Talk to me about building a POND

Discussion in 'Ducks' started by Ravenwoodmama, Feb 29, 2008.

  1. Ravenwoodmama

    Ravenwoodmama Hatching

    Feb 29, 2008
    Hi everyone,

    Has anyone built a pond for their waterfowl? How did you do it? How big was it? Is there something special you need to line the bottom with? How do you clean it?

    I am debating putting in a pond. I am torn between building a smaller landscape type pond in our yard vs building a bigger dugout sized pond further from the house. I think the ducks would enjoy a larger pond but with it being further from the house we humans wouldn't be able to enjoy watching them as much.

  2. Be prepared for a smelly pond if its small.
    You may need to have a pump ready to get rid of the sediment that will sink to the bottom.
    There are some people here that use a strong pump to put the water over their vegies etc.
    I used a baby pool for my ducks and had to tip it up every day and it killed the grass where i tipped it so it turned to mud which the ducks loved.
    A big pond with an island in the middle would be good if you can plant something that eats the muck and cleanses the water, however i feel you will still need a pump.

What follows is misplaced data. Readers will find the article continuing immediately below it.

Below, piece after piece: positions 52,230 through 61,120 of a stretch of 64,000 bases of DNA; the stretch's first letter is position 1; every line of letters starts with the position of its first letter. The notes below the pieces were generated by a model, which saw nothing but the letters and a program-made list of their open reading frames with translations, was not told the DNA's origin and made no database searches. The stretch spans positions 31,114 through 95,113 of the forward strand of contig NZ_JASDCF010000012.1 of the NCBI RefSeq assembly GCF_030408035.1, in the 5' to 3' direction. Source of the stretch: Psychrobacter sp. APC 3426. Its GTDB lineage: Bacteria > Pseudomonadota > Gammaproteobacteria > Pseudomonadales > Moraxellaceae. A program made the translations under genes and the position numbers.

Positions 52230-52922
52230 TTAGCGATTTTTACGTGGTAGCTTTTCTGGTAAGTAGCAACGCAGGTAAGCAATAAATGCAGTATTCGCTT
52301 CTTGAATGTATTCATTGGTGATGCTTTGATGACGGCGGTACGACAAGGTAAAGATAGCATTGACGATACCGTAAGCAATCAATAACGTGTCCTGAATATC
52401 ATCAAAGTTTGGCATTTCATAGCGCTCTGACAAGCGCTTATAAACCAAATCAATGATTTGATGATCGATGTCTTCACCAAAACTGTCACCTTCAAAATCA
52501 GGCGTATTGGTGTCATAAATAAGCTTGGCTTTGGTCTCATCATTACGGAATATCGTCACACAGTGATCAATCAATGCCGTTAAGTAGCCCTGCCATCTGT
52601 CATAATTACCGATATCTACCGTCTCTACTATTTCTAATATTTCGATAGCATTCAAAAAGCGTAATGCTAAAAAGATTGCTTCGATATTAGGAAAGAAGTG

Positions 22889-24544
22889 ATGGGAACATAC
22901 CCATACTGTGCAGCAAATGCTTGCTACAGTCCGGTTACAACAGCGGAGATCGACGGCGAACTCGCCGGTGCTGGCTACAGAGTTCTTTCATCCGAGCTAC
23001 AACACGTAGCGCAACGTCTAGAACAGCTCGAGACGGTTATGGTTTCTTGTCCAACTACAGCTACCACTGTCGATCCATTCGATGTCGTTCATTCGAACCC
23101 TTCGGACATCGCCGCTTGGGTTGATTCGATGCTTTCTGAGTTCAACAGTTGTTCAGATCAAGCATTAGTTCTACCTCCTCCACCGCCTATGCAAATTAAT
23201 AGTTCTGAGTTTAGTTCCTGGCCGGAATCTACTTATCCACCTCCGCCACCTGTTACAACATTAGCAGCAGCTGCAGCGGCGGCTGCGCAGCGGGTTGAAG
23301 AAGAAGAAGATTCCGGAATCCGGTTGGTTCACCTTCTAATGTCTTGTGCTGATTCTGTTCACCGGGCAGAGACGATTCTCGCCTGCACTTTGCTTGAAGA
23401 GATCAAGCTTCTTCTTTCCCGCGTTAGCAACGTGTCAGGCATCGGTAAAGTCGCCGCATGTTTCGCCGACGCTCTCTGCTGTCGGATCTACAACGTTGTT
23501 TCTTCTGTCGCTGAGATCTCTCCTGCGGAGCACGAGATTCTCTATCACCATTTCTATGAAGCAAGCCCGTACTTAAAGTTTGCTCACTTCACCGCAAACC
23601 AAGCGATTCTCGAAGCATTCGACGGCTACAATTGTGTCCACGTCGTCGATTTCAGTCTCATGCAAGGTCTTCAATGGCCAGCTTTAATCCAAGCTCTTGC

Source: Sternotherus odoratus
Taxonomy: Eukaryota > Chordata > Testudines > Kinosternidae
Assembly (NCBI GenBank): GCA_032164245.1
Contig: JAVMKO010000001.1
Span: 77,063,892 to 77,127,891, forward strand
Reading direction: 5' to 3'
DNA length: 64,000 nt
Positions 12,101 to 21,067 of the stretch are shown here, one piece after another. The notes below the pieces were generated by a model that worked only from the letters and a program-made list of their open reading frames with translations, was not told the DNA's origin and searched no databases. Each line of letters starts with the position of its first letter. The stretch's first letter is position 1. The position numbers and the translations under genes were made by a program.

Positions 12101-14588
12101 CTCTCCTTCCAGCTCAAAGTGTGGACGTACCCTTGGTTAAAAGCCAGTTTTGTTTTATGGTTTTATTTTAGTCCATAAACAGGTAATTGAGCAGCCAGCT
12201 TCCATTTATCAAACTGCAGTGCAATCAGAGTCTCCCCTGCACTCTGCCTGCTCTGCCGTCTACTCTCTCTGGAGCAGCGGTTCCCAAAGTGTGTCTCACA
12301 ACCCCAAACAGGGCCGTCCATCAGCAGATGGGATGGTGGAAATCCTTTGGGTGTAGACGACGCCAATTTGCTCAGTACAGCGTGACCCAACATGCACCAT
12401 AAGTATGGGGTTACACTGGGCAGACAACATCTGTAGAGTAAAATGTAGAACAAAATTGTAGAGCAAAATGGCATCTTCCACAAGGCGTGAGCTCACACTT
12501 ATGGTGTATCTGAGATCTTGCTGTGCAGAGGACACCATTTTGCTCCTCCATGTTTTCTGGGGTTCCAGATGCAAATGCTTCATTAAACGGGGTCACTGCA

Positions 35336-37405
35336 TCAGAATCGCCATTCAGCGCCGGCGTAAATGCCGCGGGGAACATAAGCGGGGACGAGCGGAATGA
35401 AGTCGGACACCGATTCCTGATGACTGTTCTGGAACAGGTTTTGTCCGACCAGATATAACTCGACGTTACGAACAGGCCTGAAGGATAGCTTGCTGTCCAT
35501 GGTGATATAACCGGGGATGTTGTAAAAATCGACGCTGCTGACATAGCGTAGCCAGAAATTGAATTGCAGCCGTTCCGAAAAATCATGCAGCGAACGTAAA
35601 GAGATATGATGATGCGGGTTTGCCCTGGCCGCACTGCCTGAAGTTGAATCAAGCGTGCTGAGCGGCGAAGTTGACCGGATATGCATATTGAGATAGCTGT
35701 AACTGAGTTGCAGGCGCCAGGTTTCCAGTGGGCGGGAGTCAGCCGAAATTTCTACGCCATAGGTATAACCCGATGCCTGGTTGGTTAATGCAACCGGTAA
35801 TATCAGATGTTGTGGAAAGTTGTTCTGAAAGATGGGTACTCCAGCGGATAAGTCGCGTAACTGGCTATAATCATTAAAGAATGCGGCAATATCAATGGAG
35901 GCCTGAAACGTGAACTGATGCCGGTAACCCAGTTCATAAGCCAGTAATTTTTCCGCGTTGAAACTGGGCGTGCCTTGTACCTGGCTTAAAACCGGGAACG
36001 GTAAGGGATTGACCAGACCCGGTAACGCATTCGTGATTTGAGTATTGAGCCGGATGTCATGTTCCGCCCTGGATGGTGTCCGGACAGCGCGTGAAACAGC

Im sure someone will hop in here to help. Otherwise search under duck ponds and you will find some pics!!!
    Good luck
  3. Scrambled Egg

    Scrambled Egg Flock Mistress

    Aug 29, 2007
    Fayetteville, NC
    I have a 10foot x 10foot x 18inch ornamental pond, full of koi and goldfish. We built it last year and I have a biofilter running over a small waterfaull into it. There is no way you could combine the two...meaning, having an ornamental pond and also allowing waterfowl into's a constant effor to keep the PH levels right and the bacteria healthy for the fish in it. Birds would contaminate it. If you want a farm type pond then you will just need an aerator to keep it from stagnating. I have a diffuser in mine because the bigger my fish grew, the less effective my pump became for aerating. It seems to be a very healthy ecosystem now (a few plants, snails, clams and fish)and my fish are healthy and growing, survived the winter well (haven't seen the snails or the clams yet though so not sure if they made it or not!), all of them in fact, lucky me! I think you should decide exactly what you want first, an ornamental pond with koi and goldfish or a functional farm pond...they are extremely different. If you decide on the ornamental pond, I'll be happy to help you..just ask anytime...I have no expereience with the other, sorry! [​IMG]